Diabetes soars in Pakistan’s urban centres

Cory CouillardThe prevalence of type 2 diabetes is skyrocketing throughout Pakistan’s urban centres that grow daily as migrants arrive from rural areas. In response, the International Diabetes Federation and Diabetic Association of Pakistan lead awareness, education and prevention campaigns peaking on World Diabetes Day.

In Pakistan, approximately 120 000 people die annually of diabetes-related complications. Even more staggering, up to 50 per cent of diabetic sufferers are unaware of the diagnosis and are inching closer to heart disease, stroke, kidney failure, blindness and limb amputation.

Unknowing victims are commonly diagnosed incidentally through blood or urine tests associated with other active health conditions. Because early detection and prompt treatment can reduce the burden of diabetes and its complications, screening for diabetes is an appropriate prevention strategy.

Increasing amounts of evidence supports the diagnosis of pre-diabetes. Pre-diabetes occurs when blood sugar levels are higher than normal but not yet high enough to be diagnosed as diabetes. Screening for pre-diabetes is important because more than 10 per cent of pre-diabetics become diabetic within three years.

Nearly half of the people in Pakistan who die of diabetic complications are under the age 60. Anyone older than age 45 is advised to receive an initial blood sugar screening, and if the results are normal, be proactively screened every three years thereafter.

Good diabetic care generally means keeping one’s blood sugar levels within the normal range. This can often be effectively achieved through maintaining a healthy body weight, engaging in sufficient physical activity, eating a well-balanced diet and avoiding substances of abuse such as alcohol and tobacco.

Physical activity is one of the most important aspects in maintaining a healthy body weight and preventing type 2 diabetes. Maintaining one’s body weight improves insulin control, keeps blood sugar in check and reduces harmful cholesterol and blood pressure that is linked to life threatening complications.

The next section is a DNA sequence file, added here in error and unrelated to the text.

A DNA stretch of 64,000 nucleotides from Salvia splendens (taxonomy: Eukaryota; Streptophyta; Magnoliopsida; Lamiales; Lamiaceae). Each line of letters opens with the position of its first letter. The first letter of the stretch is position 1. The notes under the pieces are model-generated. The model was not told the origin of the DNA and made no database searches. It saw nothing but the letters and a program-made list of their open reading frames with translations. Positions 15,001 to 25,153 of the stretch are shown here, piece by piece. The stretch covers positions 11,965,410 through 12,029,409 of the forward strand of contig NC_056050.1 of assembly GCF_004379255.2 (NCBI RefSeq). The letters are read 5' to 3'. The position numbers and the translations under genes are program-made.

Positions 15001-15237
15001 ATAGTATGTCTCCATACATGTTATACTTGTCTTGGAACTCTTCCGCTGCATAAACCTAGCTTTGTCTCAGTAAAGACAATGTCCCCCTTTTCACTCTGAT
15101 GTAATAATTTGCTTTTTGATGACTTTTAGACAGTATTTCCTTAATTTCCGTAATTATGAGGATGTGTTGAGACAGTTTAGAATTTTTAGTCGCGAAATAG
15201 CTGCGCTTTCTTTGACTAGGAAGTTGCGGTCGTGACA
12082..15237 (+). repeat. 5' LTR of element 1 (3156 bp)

Unhealthy diets, especially the excessive consumption of energy, saturated fat, trans fat, salt and sugar could cause at least 40 per cent of all deaths from diabetes. To prevent or reverse diabetes – reduce sugar intake, eliminate processed food items, reduce portion size and increase consumption of vegetables.

Smoking can promote the development of diabetes by at least 30 per cent. Smoking is one of the leading causes of inflammation, scarring of the arteries and atherosclerosis – leading risk factors for heart disease, stroke and premature death.

The World Diabetes Day campaign is led by the International Diabetes Federation and its member associations. It engages millions of people worldwide in diabetes advocacy and awareness. To prevent diabetes and help support a local campaign, please visit: http://www.idf.org/worlddiabetesday


Dr Cory Couillard is an international health columnist that works in collaboration with the World Health Organization’s goals of disease prevention and global health care education. Views do not necessarily reflect endorsement.

Email: drcorycouillard@gmail.com
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Twitter: DrCoryCouillard



  1. Zeeshan Zahoor says